You are currently viewing The Biodiscovery Platform – Case study 1

The Biodiscovery Platform – Case study 1

Our Biodiscovery Platform enables the isolation and investigation of yet unknown microorganisms. These microbes can be used as building blocks for synthetic communities. In this article, we desribe the design of a synthetic microbial community from a source of microbes we always carry with us: the human gut.

By the Biodiscovery Platform / July 14, 2021


There is increasing interest in developing synthetic microbial communities for answering fundamental questions and developing biotechnological applications. With access to multi-omics technologies and innovations in microbial cultivation, it is possible to predict and experimentally validate metabolic interaction networks and their influence on stability and functioning of synthetic communities. Additionally, 16S rRNA amplicon data analysis procedures can be fine-tuned based on information of candidate strains – such as the number of 16S rRNA gene copies per genome and custom databases with known copies of 16S rRNA gene sequences. Moreover, application of (meta)transcriptomics and (meta)proteomics can help identify active contribution of specific strains. This may guide in targeted engineering of bioprocesses. Until now, however, integration of multi-omics approaches to understand and engineer microbial communities and functions has been a major challenge. With in-house expertise in microbial ecology, physiology and genomics, our UNLOCK team can assist in both design and comprehensive characterization of synthetic microbial communities for researchers. Furthermore, we can predict, validate and optimize the contribution of individual strains to functional traits within the community.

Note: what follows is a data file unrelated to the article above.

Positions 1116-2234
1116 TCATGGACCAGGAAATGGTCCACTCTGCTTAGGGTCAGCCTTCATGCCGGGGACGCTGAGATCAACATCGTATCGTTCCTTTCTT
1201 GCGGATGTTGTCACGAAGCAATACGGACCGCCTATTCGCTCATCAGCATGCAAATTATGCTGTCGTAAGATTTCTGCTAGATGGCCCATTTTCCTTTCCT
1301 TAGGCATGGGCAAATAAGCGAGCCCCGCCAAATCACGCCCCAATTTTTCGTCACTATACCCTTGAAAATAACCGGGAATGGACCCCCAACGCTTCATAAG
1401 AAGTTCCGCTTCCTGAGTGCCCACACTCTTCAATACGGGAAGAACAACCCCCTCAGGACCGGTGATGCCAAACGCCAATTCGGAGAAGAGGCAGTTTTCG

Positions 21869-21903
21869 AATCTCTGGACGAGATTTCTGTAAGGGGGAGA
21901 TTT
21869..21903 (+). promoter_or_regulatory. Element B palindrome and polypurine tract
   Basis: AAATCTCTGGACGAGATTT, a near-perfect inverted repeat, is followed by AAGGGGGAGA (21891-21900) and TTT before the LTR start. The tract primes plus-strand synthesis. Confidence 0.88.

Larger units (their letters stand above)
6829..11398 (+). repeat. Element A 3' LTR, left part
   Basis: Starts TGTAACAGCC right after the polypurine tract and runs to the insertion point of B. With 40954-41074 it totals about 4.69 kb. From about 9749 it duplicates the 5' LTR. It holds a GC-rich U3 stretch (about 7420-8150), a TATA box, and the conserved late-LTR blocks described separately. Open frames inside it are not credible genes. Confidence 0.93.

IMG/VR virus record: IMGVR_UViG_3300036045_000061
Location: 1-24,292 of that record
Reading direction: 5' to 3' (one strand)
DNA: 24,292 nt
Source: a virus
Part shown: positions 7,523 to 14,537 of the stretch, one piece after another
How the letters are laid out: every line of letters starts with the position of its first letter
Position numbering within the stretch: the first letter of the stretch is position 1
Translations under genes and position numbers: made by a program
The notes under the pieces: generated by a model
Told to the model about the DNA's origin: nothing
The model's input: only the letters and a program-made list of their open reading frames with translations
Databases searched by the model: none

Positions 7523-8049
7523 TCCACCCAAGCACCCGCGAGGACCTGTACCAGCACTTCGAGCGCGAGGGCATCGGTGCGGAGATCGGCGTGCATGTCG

A synthetic gut microbiome - a case study

At the Laboratory of Microbiology at Wageningen University & Research , we have extensive experience in microbial ecology, physiology and functional (meta)genomics. We have isolated a broad range of novel anaerobic bacteria from diverse ecosystems, one of them being the human gut. A synthetic gut microbiome has recently been designed for reconstructing the central metabolic pathway, unravelling inter-species metabolic interactions and to identify contribution of key gut bacteria to a multitude of functions related to degradation of complex carbon sources and production of short chain fatty acids (SCFA). The knowledge of specific metabolic roles of core gut bacteria can aid in targeted engineering of the human gut microbiome for health benefits.


We first screened >5000 shotgun metagenomics datasets from public databases to identify highly prevalent core bacterial species in the human gut. We shortlisted 10 core gut bacteria using a combination of genome-based prediction, in silico metabolic network-based predictions of competition and complementarity, and the available information on the physiology of core bacteria. The design was aimed towards efforts to a) reconstruct the central metabolic pathway from diet to SCFA production; b) identify the metabolic basis for co-existence of competing core species; c) identify contributions of each strain to a multitude of functions related to carbohydrate degradation and SCFA production.

Overview of process from data mining to design and investigation of synthetic gut microbiomes for unravelling community stability and functional processes. Figure by Sudarshan Shetty.

Integration of the FAIR Data Platform

The workflow from design to data analysis is shown in the figure above. We carried out metabolite measurements, quantitative microbiota profiling and metatranscriptomics. Three-way integration and identification of key ecological and functional aspects of the synthetic gut microbiome can be achieved through our FAIR Data Platform. The FAIR Data Platform comprises bioinformatics pipelines, which process raw data and generate output for species abundances as well as active gene/pathway abundances that can be further analysed together with metabolite data using our custom workflows provided as Jupyter Notebooks.

Interesting links

Inspired? Read more about our Biodiscovery Platform.

Specifically interested in synthetic and minimal communities as models for the human gut microbiome? Read this publication by a.o. Hauke Smidt, coördinator of the Biodiscovery Platform: 

Sudarshan A Shetty, Hauke Smidt, Willem M de Vos, Reconstructing functional networks in the human intestinal tract using synthetic microbiomes. Current Opinion in Biotechnology, Volume 58 (2019). Pages 146-154. 



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